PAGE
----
21.10.11

addiction to the physical

In the many faiths and doctrines of our wide and varied planet there are a few interconnected ideals, strings of common sense meant to appeal to humanity at a base level. Kindness to others, moderation and the renouncing of material possessions all feature highly across the gamut of both secular and non-secular faiths and where I am wholly in favour of the two former I am a sucker for ignoring if not blatantly defying the latter. I like ‘stuff’, as much as I am told that the key to happiness, creativity and enlightenment itself is to clear out the clutter of my life and live by an ethos of less being more I have quite a problem giving it all up. I am by no means a hoarder, but like most of us – like you I wouldn’t wonder – I have a penchant for things. I like things that make life easier, things that solve a long term problem, things that mean I no longer have to think about the thing itself.


When gaming, I’m the guy who needs to find everything, to gain all the achievements I can manage. Likewise with the music I love, I feel compelled to hear everything, remixes and alternate takes, demos and covers.  While attempting to sate this aural lust I, as I have mentioned previously, believe in supporting the artist in any way I can. After all without my money they would be required to get a normal job like the rest of us lowly mortals and then where would we be? So, as archaic as it seems in these times of fast moving technology (and hypocritical of me who constantly declares my love of said technology) I often buy CD’s, especially when I have the option to purchase them from the artist direct. Before CD and before cassette, vinyl ruled the sales floors of record stores. Many who remember vinyl speak of it with a nostalgia which isn't held for just any fallen medium - no one longs for 8-trak or mini-disc for example.

Vinyl enthusiasts still exist, in prominence, today and still have the same arguments for their medium of choice, which claims music as an experience. They are found to wax lyrical on the importance of the record as a complete package, an event; and they are right. When the wait and anticipation is over, when the album is released and finally in your grasp, there is little that surpasses the hour of unadulterated entertainment and emotional involvement that can come with giving yourself over to the creativity and talent of the artist. Spending time with printed artwork and lyrics is just as important, they form a symbiotic collaboration of ideas expressed in two mediums as well as sealing the record as a whole package, a complete entity. Post vinyl, cassettes failed at this hurdle while CD’s took note and not only delivered a medium less prone to degradation but one that brought back the idea of spending time with a record. In some ways the years of dominance that CD’s enjoyed allowed for a myriad of innovative designs and delivery mechanisms which developed the concept giving fans greater and greater reasons to buy, sadly digital changed everything. With downloads and MP3 music became cursory, the anticipation was gone and the music never really exists in the tangible world we inhabit, all very zen but not conducive to the human experience.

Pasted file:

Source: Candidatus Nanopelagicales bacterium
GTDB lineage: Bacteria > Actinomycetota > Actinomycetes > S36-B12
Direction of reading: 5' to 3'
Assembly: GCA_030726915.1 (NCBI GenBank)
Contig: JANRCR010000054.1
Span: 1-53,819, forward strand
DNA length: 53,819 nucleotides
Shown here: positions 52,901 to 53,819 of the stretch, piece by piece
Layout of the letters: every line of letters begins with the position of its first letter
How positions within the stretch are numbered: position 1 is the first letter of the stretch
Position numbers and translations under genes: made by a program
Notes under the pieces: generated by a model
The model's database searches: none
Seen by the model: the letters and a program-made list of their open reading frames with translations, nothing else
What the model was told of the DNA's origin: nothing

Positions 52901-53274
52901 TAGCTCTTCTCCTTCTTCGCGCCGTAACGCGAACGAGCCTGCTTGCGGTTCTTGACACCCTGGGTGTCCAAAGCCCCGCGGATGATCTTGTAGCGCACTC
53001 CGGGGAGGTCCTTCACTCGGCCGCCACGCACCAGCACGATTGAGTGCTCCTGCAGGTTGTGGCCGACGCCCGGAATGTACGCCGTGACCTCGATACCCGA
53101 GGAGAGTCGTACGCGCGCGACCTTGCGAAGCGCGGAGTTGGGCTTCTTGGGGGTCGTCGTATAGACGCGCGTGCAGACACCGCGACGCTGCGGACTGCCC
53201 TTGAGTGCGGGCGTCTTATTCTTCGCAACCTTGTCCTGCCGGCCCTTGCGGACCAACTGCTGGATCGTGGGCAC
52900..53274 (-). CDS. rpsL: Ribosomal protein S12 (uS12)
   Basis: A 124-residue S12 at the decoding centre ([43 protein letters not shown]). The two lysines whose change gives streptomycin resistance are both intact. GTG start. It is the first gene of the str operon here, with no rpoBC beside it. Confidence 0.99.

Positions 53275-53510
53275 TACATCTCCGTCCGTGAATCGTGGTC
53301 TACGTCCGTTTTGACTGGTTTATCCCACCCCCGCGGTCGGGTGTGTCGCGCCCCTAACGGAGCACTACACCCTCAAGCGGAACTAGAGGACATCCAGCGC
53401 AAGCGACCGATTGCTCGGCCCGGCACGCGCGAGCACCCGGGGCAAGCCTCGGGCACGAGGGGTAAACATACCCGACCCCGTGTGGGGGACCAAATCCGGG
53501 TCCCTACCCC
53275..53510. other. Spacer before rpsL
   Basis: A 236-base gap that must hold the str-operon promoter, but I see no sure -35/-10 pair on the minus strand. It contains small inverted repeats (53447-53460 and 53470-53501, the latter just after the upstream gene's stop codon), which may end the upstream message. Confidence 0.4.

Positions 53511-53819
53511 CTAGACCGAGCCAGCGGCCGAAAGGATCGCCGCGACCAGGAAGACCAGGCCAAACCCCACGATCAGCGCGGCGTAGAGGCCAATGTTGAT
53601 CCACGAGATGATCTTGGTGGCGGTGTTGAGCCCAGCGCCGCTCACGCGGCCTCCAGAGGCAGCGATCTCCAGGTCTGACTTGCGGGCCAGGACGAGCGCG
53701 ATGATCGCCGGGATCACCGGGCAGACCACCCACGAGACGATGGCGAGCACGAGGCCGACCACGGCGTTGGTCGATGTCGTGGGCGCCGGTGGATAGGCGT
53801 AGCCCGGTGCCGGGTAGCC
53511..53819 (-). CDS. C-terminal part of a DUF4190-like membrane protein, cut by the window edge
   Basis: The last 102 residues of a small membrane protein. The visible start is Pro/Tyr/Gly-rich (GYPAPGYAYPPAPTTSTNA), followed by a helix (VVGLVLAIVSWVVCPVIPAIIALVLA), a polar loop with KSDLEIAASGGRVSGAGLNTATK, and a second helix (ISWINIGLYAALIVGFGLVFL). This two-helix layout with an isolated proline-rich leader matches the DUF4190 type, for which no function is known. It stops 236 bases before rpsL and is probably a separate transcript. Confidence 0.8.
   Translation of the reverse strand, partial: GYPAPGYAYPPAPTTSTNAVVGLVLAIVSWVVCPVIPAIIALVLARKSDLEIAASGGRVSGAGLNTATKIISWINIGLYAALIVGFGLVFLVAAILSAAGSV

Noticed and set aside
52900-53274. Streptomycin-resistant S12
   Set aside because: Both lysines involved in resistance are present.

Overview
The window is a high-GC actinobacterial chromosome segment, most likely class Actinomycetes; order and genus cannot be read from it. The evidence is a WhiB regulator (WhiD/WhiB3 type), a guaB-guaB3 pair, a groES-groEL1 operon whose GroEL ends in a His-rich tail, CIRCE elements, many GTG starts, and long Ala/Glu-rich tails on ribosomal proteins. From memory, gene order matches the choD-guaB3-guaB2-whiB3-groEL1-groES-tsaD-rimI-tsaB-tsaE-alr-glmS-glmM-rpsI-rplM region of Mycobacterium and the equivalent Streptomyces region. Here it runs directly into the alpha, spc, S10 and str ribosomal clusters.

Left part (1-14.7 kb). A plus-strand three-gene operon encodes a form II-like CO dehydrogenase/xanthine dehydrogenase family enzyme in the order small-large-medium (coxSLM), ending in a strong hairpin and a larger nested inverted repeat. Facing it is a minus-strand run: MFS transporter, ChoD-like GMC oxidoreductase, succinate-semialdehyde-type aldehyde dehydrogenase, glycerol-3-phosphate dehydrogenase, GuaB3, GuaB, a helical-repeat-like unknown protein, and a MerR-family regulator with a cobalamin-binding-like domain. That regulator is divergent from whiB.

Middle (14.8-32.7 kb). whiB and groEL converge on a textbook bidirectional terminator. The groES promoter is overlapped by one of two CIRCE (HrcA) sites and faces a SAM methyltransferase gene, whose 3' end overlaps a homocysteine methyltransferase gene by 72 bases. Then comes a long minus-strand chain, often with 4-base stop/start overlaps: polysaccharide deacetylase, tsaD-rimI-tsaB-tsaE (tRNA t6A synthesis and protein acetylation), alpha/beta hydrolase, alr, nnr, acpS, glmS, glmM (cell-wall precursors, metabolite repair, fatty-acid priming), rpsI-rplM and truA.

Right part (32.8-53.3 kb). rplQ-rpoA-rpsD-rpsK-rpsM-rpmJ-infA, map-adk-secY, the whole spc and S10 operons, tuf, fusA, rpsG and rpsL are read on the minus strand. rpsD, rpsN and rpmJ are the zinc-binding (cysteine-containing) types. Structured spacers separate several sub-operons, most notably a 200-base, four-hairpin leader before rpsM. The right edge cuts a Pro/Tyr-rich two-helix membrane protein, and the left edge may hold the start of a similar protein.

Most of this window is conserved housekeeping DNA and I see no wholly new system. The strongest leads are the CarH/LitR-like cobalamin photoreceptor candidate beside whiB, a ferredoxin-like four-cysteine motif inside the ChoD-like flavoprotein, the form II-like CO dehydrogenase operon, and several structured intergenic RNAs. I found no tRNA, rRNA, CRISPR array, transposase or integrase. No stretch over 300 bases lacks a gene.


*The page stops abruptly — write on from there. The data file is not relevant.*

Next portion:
Since 1994 the MP3 filetype has grown to become synonymous with the digital distribution of music. Developed in order to compress the inaudible frequencies from recordings to create a smaller, more transferable file, MP3 is now the leading proponent of music sales and storage across the industry. In that same year CD had quelled the advance of cassette to a 70/30 share of the market in CD’s favour and like any other evolutionary cycle the music industry was watching MP3 with growing concern and an anticipatory rubbing of hands. Time and numbers have shown digital music as gaining the popular vote, even in terms of piracy versus paid for media; MP3 figures overtook CD’s as of mid 2008 and so it would seem that music has shifted into the digital wash and cultural mindset rather easily. It’s propensity for usurping the previous status quo of the industry is comparable with growing pains, the napster debacle may have been just the speed bump of adolescence but now that digital music is verging on adulthood and defining itself as a fixed and explicit entity in modern society it is clear that it may have an incisive grasp on an industry failing to keep abreast of the times.


Digital media is great in many ways, its delivery is unsurpassed and the idealistic way in which it forces staid industries to rethink the very foundations they were built on is undoubtedly a welcome evolution to the base concepts of entertainment. But it is also fleeting, not in the sense that I believe digital media will fail but in the sense that it is frivolous. It takes neither time nor effort to get a copy of any film, album or book from across the internet these days and just as quickly it can be disregarded or deleted. There is a distinct lack of consequence with the digital especially in terms of music; the choice to buy a CD entails forethought and commitment to the artist. You show support with your wallet and perpetuate a career in the process. The reward comes with the physical acquisition, the time and experience of being fully involved with a record, allowing it to shape you and become a part of your life. So although clutter-free and housed in the white box of a minimalists dream, the digital version of a record will just never live up to the physicality of leafing through an inlay as a shiny plastic disc whirs away quietly within my laptop.


For me CD and the concept of physical media will always be relevant as a means of expression my appreciation to and for an artist and as an argument for enjoying the experience of music as a complete and unique event which will later tie itself to a point in my life.       
    

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